It seems that thanks to the success of CGI digital effects there is absolutely nothing that can't be created for a movie screen. However, what we see on film is quite different from what the actors are dealing with while making the movie. In a new exclusive clip that is part of the new Digital and Blu-ray release of Fantastic Beasts: The Crimes of Grindelwald, star Eddie Redmayne talks about what it's like working opposite things that aren't really there, and just how insane, and tiring, the experience truly is. Check it out.
We've often heard the stories coming from actors who work on movies with heavy CGI about the experience of working opposite a character they can't see, that's maybe nothing more than a tennis ball on a stick. Eddie Redmayne explains that for Fantastic Beasts: The Crimes of Grindelwald, while there certainly was some of that, the fantastic beasts were actually created using a variety of different methods. According to Redmayne...
Working with CGI beasts is hilarious. It's totally bizarre. It's as weird and odd as you would imagine it to be. Sometimes you're working with actually nothing, so if you're, Pickett for example, you just imagine him there. And then, sometimes, you have these amazing puppeteers doing extraordinary things. Sometimes you have men in full body green suits looking ridiculous and you're trying to pretend they are some wondrous, fantastical, creature. And sometimes you're looking at a cross on a stick.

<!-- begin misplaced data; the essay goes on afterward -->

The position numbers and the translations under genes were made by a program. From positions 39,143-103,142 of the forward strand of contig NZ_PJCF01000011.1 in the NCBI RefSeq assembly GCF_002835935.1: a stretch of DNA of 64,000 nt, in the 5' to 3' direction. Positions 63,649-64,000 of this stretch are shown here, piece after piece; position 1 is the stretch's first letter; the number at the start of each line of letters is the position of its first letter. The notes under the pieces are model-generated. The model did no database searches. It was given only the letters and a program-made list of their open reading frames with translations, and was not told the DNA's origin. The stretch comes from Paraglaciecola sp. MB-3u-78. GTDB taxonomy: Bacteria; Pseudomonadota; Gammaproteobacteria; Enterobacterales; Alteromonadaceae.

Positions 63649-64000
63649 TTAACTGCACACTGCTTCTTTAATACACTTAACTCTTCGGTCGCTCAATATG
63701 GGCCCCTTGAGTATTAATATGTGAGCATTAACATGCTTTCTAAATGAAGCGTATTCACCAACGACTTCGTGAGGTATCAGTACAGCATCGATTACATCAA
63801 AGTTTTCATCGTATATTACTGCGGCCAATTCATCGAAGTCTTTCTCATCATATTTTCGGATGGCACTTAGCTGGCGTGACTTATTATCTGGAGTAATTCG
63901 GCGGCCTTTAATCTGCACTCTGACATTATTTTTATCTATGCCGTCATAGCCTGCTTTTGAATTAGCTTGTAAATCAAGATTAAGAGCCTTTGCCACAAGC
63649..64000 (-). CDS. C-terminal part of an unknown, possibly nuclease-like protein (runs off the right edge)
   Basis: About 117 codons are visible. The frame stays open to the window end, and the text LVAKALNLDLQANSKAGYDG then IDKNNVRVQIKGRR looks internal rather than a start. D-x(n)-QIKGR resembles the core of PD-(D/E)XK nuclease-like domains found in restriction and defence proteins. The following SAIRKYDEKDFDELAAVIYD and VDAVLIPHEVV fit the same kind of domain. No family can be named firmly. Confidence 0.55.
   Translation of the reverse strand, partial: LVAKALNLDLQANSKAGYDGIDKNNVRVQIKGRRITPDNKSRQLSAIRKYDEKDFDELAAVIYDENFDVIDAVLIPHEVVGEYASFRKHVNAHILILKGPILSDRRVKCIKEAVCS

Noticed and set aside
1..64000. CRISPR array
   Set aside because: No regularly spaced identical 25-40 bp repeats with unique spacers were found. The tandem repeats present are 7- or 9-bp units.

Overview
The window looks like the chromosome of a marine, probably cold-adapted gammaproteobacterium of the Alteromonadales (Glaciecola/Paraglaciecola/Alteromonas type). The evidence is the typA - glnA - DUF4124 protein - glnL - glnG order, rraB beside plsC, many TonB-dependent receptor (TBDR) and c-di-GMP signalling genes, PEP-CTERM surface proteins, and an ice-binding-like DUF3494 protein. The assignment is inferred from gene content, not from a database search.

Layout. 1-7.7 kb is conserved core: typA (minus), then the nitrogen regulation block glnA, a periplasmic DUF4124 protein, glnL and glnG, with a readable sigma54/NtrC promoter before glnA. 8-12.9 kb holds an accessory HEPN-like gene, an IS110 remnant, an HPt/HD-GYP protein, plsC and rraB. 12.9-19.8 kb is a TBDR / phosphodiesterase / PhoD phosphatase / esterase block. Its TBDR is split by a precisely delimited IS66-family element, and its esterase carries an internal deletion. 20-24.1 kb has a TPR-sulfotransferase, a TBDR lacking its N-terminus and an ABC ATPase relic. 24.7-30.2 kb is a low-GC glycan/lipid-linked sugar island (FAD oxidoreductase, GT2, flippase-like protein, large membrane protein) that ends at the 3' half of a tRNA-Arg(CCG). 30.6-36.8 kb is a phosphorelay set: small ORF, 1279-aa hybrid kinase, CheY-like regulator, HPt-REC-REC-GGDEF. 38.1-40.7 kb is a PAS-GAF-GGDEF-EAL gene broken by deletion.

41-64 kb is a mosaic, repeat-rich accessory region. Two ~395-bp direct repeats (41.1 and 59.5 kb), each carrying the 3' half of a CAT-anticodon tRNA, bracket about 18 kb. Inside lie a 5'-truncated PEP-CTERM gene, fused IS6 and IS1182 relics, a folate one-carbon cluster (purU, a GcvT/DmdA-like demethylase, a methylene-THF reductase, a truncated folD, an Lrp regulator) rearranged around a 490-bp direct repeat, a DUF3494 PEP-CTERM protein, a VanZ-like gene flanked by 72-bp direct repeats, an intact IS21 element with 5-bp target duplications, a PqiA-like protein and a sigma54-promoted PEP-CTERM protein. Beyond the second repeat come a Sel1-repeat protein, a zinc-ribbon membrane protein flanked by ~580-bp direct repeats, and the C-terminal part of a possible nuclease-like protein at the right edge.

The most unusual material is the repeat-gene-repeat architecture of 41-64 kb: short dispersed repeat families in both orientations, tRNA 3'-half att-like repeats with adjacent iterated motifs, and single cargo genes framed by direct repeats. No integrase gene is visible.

While acting against nothing certainly requires a lot of imagination from the actors, acting against a puppet or a green screen stand-in requires a different sort of imagination. The end result is that at the end of each day Eddie Redmayne was mentally worn out as he's had to stretch himself to his limits performing against such a variety of different "creatures."
And what it does is it makes you get home every night feeling really tired because your imagination has been squished from every side, but I love it.
Fantastic Beasts: The Crimes of Grindelwald, while it wasn't nearly as focused on the fantastic beasts as the previous film, still had its share of amazing creatures. Some of the first film's favorites came back along with several new animals. It seems that each one was created using whatever method best suited it, which resulted in the actors having to shift between acting like nothing was something or acting like a puppet was real.
And it's completely understandable that this can be exhausting. In the case of something like acting like a creature is sitting on your hand when there's nothing really there, the actor has some degree of freedom. The digital effects artists simply need to draw in the creature to match what the actor does.
However, in the case of working with green screen stand-ins, that freedom becomes more limited. The creature now must exist in a particular space, so you have to treat those ridiculous looking people in green pajamas in just the right way so that the creature can be created around them.
While this clip was made available exclusively to CinemaBlend, everybody else can watch the entire look at Newt Scamander's magical creatures when Fantastic Beasts: The Crimes Of Grindelwald is released on Blu-ray March 12. For those who can't wait, the film is available in Digital HD starting today and includes an extended cut with additional footage not part of the theatrical release.